Last night was supposed to be the height of this year’s Perseids meteor shower, so I headed out again to try and get some photos.
This time, I actually played around with the manual settings on my phone’s camera a bit, so I will include that information the photos in the captions, for those who are interested. I resized the following photos by 50%, but the images are otherwise untouched.
This time, I headed straight to the old garden area, which is the darkest areas that is close to the house. As before, I had my phone on a GorillaPod and used voice commands to take the photos after positioning it.
In the above photo, you can see I caught a meteor on the bottom left. I did not actually catch many meteors in photos, and while I did see (but missed getting a photo of) one really bright meteor, followed by a flash when it hit the atmosphere, I didn’t actually see most of the meteors I managed to catch during the long exposures!
I think I may have simply gone out too early in the night, and it may have still been a bit too bright.
In the above photo, you can see some clouds, looking like a smudge on the bottom right. They were so thin and sparse, we could not actually see them ourselves.
After taking a few shots with the phone on the ground (and being tackled by a Potato Beetle, desperate for attention!), I ended up using the top of the straw bale as a surface.
This was good enough for Potato Beetle, too. After sniffing the phone, he laid down nearby and kept me company.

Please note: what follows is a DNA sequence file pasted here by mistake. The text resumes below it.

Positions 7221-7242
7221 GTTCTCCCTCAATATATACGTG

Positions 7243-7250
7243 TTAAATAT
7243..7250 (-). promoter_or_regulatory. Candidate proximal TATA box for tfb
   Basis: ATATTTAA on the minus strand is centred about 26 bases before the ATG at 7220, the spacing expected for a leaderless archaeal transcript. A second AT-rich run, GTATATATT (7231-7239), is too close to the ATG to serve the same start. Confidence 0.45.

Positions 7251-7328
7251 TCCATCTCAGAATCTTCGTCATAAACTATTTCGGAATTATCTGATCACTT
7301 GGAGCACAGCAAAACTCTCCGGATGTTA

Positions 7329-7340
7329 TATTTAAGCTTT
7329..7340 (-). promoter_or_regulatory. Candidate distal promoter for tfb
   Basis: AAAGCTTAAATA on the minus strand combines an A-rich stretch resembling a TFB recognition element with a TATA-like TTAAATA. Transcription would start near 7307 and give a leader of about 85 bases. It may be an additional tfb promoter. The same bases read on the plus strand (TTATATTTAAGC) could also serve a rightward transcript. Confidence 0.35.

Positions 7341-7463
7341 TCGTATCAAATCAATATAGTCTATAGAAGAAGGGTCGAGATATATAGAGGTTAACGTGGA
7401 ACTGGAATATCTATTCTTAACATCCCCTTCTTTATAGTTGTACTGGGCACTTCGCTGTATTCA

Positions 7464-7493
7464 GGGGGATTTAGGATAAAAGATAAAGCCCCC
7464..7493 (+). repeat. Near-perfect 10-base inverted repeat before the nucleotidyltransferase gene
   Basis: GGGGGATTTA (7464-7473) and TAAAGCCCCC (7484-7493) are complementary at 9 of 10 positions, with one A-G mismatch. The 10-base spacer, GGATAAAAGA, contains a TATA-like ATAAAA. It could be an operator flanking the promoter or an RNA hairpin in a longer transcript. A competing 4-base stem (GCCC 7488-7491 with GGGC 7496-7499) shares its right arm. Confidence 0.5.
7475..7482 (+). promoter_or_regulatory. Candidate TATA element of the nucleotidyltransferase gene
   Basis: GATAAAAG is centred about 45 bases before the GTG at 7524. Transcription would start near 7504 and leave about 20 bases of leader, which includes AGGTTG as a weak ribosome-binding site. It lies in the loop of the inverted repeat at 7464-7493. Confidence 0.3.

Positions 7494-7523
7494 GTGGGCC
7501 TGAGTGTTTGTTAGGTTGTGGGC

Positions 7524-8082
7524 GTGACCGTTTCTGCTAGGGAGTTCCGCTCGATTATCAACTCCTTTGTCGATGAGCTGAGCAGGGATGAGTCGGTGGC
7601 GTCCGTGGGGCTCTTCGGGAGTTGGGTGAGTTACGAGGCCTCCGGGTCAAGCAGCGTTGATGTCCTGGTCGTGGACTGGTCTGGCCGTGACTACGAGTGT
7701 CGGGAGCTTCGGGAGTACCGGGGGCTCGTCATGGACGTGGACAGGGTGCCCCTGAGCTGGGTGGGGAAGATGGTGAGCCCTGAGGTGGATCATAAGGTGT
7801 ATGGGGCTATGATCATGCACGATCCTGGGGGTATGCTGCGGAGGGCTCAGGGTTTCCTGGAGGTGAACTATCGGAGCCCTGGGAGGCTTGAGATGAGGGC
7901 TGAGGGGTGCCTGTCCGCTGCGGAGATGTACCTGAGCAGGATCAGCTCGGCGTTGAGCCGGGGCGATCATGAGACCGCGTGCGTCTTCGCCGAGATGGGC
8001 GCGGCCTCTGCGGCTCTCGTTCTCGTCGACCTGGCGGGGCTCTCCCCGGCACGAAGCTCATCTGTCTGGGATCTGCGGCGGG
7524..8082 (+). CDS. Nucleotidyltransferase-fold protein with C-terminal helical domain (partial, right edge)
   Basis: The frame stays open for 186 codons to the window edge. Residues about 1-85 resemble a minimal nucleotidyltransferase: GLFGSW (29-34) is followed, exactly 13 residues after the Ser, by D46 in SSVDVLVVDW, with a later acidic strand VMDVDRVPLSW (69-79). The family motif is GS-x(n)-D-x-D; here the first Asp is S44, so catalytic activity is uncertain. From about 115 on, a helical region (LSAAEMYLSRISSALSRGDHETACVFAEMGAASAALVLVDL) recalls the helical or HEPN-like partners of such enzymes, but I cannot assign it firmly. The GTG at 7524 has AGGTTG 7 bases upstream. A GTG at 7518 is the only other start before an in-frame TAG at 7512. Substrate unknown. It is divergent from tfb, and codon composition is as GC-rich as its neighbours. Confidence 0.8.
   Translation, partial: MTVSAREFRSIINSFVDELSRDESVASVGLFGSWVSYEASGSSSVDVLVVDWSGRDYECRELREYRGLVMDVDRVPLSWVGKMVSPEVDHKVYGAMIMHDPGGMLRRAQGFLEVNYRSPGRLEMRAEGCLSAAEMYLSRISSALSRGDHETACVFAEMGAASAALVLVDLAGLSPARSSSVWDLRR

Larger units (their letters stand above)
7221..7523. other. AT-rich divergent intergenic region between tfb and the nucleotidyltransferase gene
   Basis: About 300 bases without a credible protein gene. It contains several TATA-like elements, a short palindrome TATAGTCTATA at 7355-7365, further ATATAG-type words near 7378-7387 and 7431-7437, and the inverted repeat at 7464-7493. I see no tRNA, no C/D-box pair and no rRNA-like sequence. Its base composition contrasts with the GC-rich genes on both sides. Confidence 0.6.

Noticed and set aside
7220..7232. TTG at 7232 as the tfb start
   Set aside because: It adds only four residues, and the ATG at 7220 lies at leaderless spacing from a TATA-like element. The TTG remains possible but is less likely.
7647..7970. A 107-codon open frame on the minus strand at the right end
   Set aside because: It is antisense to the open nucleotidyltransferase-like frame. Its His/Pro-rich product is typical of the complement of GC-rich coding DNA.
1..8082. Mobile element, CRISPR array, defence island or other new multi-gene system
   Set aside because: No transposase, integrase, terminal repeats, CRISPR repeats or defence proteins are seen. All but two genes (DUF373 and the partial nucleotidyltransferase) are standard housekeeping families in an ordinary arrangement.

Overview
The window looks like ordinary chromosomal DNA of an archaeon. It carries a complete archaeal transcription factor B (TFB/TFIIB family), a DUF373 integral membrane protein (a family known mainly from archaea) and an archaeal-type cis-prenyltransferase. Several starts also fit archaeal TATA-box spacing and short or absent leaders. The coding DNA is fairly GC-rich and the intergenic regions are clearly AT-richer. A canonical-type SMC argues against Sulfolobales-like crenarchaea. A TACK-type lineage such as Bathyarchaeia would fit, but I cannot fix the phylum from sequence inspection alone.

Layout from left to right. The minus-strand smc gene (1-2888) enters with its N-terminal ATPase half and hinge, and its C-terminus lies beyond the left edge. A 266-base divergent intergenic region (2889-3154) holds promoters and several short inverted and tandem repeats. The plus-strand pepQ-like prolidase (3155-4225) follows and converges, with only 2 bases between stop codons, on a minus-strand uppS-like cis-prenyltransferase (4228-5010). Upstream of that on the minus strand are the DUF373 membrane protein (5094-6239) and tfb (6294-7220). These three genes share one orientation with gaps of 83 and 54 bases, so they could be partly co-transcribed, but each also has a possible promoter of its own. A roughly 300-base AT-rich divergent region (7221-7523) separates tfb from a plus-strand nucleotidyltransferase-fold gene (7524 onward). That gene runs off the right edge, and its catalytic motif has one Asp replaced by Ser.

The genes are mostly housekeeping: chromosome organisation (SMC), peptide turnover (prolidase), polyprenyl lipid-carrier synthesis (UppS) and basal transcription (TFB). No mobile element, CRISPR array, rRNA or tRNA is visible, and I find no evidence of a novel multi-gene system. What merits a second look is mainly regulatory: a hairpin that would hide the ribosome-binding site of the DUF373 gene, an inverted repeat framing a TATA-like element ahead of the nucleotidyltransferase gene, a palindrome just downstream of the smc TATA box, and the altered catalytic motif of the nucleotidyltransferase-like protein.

Much nicer than him jumping half way up me, and hanging on with his claws… 😮
While I was taking photos with my phone’s camera, my daughters came out with the DSLR on the tripod to give it a try.
I haven’t uploaded the card yet, but my daughter was very frustrated. Even at 30 seconds exposure time, the camera preview showed nothing but black. While it may not have been as light as the above 30 second exposure shot, it still shouldn’t have been black!
I just love how the Milky Way shows up. Especially in contrast with the trees.
One of the frustrating things about trying to take the photos is how many of them ended up being out of focus. The camera was on auto focus, so I finally switched that to manual. There is a sliding bar between a flower (macro) and mountain (landscape) icons. I set it as far as it would go towards landscape, but for some reason, the bar would adjust itself just short of that, on its own. I’d take a good picture, then the next one would be out of focus and, invariably, I would find the manual focus had changed on its own.
It took me many tries, but I finally got one where the Big Dipper could be clearly seen!
Before heading into the house, I couldn’t resist taking a few more photos from the East yard – and caught another meteor! 🙂
Hmm. Interesting. I selected what I thought were among the best photos from the many I took last night, and they all ended up having almost exactly the same properties. I know I adjusted the F stop, as well as trying out different ISO and exposure times. I guess f/1.5 and ISO 1600 for 30 seconds simply gave the best results!
It’s a pain in the butt using manual settings on a smart phone. Especially with how I have the GorillaPod set up so it lies almost parallel to the ground, resulting in a Pod leg blocking the part of the screen the adjustments are made. It is, however, worth it. I am so happy with how these photos turned out!
4 thoughts on “Shoot for the stars”
You captured two shooting stars or meteors in two of the photos. Very good.
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I caught some in other photos I didn’t include here, but not many more. I never actually saw these meteors until the photos were uploaded onto my desktop!
Love the pictures!
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